Manager Casey Stengel said that he admired Conlan's performance both as a player and as an umpire. He managed Conlan with the Toledo Mud Hens and described a time when Conlan broke his leg sliding into third base. He scored a run before telling anyone that he had been hurt. Though he was hitting .292 when he got hurt, Stengel gave him half of a $1,000 bonus he was supposed to get for batting .300. Stengel later said, "And as a reward for the $500 bonus I once gave him, he used to chase me oftener than anyone than any other manager in the league. But I admired him for his courage as a player and an official."
Argument with Leo Durocher
Jocko Conlan and manager Leo Durocher were both considered colorful characters, and sometimes they would clash. Durocher liked to tell of one unique incident (April 16, 1961) when he was arguing with Conlan after he had already been ejected from the game. He attempted to kick dirt on Conlan's shoes, but slipped and actually kicked Conlan in the shins. Striking an umpire is a serious offense, but Conlan "kicked him right back", a sequence that an alert photographer also captured and which was circulated for some time. As Conlan was wearing shin guards, he was not injured by Durocher's kicks.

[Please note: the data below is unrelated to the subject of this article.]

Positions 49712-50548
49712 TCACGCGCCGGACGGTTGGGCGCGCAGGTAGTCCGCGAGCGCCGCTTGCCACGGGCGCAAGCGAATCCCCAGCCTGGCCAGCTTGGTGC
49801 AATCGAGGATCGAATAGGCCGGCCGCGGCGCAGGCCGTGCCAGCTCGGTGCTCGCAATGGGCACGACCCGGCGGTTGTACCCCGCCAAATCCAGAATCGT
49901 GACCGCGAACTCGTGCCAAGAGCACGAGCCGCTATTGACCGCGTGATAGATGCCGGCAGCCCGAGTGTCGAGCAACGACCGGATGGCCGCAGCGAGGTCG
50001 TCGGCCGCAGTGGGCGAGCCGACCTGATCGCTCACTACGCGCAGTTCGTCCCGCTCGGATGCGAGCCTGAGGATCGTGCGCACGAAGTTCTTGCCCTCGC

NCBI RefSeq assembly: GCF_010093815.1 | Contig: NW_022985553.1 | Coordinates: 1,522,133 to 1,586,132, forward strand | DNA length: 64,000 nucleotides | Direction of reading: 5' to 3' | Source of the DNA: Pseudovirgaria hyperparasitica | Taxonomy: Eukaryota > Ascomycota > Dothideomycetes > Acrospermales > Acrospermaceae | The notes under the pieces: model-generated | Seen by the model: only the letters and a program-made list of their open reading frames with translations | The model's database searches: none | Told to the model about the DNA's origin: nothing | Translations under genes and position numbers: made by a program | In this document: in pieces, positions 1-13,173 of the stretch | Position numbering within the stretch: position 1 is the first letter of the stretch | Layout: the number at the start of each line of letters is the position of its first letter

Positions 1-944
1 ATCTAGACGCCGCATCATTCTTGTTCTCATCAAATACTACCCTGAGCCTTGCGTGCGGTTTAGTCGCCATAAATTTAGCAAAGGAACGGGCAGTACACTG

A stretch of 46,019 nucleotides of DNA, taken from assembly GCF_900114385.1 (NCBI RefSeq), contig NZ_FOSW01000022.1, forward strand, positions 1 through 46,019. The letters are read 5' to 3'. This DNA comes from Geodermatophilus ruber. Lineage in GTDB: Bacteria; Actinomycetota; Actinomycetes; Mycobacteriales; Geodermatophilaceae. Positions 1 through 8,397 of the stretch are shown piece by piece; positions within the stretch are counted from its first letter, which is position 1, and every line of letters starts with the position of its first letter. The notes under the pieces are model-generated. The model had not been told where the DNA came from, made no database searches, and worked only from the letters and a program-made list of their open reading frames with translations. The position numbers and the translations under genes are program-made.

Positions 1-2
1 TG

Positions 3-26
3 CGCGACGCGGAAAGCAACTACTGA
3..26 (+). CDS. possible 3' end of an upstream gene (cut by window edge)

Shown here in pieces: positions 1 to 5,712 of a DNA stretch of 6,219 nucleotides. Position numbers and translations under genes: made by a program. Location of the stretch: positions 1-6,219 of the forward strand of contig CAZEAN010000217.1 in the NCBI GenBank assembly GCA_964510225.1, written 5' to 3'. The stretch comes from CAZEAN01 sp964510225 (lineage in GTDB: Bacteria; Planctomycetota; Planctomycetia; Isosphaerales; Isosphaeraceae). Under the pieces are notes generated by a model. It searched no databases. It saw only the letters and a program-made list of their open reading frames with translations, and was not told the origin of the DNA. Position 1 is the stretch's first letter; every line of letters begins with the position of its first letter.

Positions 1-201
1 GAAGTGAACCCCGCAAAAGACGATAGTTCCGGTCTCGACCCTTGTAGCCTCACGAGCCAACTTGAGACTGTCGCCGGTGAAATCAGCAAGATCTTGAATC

Conlan's name was mentioned several times in a fictitious baseball game celebrated in the 1962 song "The Los Angeles Dodgers", recorded by Danny Kaye. The song referred to Conlan only by his last name, with the presumption that the listener would know he was referring to the famous umpire. That song is contained on the CD Baseball's Greatest Hits.
The book Carl Erskine's Tales from the Dodgers Dugout: Extra Innings (2004) includes short stories from former Dodger pitcher Carl Erskine. Conlan is prominent in many of these stories.
Conlan retired to Arizona, where he enjoyed playing golf.
Upon Conlan's retirement, NL president Warren Giles said, "I know of no one who has been more dedicated to his profession, more loyal to the game in which he has been such a big party, and I hate to see him hang up his spikes."
He was never issued an umpire number having officiated before this occurred.
- Conlan, Jocko and Robert Creamer (1997). Jocko. University of Nebraska Press. p. 26. ISBN 0803263813.
- "Jocko Conlan Stats". Baseball Almanac. Retrieved August 14, 2013.
- "Hall of Fame ump Jocko Conlan dies". Ellensburg Daily Record. April 17, 1989. Retrieved November 22, 2014.
- "Jocko Conlan Minor League Statistics & History". Baseball-Reference.com. Retrieved November 22, 2014.
- "Retrosheet:Jocko Conlan". Retrieved 2007-07-11.
- "Casey Stengel, Pagliacci of Baseball, also proves he is a sound manager". Milwaukee Journal. September 18, 1949. Retrieved November 22, 2014.
- Biederman, Lester (April 17, 1961). "Durocher, Conlan Get Their Kicks in Coliseum Battle". Pittsburgh Press. Retrieved August 14, 2013.
- "Conlan, Jocko". Baseball Hall of Fame. Retrieved August 14, 2013.
- Jocko Conlan at the Baseball Hall of Fame
- Baseball Reference
- The Sporting News – 1934 photo and profile
- New York Times obituary
- Jocko Conlan at Find a Grave
- Jocko Conlon Oral History Interview (1 of 2) - National Baseball Hall of Fame Digital Collection
- Jocko Conlon Oral History Interview (2 of 2) - National Baseball Hall of Fame Digital Collection